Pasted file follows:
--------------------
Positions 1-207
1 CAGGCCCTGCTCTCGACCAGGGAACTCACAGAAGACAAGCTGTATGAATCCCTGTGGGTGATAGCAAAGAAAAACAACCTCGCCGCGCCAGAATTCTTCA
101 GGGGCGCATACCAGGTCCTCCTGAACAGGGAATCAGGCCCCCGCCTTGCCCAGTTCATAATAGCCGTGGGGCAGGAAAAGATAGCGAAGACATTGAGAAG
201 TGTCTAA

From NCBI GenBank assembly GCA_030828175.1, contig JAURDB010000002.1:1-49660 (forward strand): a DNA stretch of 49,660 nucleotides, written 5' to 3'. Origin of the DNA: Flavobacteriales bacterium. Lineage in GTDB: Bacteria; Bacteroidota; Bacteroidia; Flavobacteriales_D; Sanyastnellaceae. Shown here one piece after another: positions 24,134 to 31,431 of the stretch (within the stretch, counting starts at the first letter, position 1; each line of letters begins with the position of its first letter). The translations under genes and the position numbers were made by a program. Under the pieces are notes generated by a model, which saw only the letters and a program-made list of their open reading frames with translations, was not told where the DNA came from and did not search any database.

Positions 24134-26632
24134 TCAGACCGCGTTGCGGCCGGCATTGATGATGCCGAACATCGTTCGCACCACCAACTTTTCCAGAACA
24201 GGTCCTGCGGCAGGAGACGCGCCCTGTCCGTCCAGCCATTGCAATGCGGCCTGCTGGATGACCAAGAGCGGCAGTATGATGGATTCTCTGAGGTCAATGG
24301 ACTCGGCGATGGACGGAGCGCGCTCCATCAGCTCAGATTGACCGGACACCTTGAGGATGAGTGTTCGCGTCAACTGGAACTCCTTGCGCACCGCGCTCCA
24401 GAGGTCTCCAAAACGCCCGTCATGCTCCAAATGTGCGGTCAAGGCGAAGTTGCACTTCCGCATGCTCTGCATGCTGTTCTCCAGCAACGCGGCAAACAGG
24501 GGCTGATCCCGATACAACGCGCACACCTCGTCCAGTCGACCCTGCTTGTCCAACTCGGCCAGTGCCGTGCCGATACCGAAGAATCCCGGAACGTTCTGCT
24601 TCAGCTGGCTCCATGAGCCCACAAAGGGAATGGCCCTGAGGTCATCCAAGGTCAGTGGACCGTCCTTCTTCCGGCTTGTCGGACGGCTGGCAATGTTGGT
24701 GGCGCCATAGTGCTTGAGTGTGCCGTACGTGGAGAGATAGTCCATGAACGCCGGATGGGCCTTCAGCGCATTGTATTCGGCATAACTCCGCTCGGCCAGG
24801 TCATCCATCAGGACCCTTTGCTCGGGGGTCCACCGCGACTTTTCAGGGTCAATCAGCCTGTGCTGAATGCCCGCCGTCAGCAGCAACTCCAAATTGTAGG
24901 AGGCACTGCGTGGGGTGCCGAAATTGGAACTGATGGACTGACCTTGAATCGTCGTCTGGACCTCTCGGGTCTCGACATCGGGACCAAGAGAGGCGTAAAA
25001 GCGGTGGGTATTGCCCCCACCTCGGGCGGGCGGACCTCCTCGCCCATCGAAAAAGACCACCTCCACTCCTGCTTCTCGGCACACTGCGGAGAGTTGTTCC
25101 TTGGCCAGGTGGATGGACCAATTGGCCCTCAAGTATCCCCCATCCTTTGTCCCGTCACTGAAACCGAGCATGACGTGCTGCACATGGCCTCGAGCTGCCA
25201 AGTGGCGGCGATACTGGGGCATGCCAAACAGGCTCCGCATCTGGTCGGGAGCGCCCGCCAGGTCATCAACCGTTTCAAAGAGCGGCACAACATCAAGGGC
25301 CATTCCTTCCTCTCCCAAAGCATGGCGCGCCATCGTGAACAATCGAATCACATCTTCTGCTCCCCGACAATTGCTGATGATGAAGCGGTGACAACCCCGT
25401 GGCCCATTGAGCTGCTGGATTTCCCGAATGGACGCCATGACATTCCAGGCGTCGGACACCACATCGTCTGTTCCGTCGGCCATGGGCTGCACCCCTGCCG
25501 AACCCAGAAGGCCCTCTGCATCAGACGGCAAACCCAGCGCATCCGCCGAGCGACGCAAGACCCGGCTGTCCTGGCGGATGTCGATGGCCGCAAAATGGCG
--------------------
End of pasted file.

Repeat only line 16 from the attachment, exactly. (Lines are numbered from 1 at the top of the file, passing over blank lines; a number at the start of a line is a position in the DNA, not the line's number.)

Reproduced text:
25001 GCGGTGGGTATTGCCCCCACCTCGGGCGGGCGGACCTCCTCGCCCATCGAAAAAGACCACCTCCACTCCTGCTTCTCGGCACACTGCGGAGAGTTGTTCC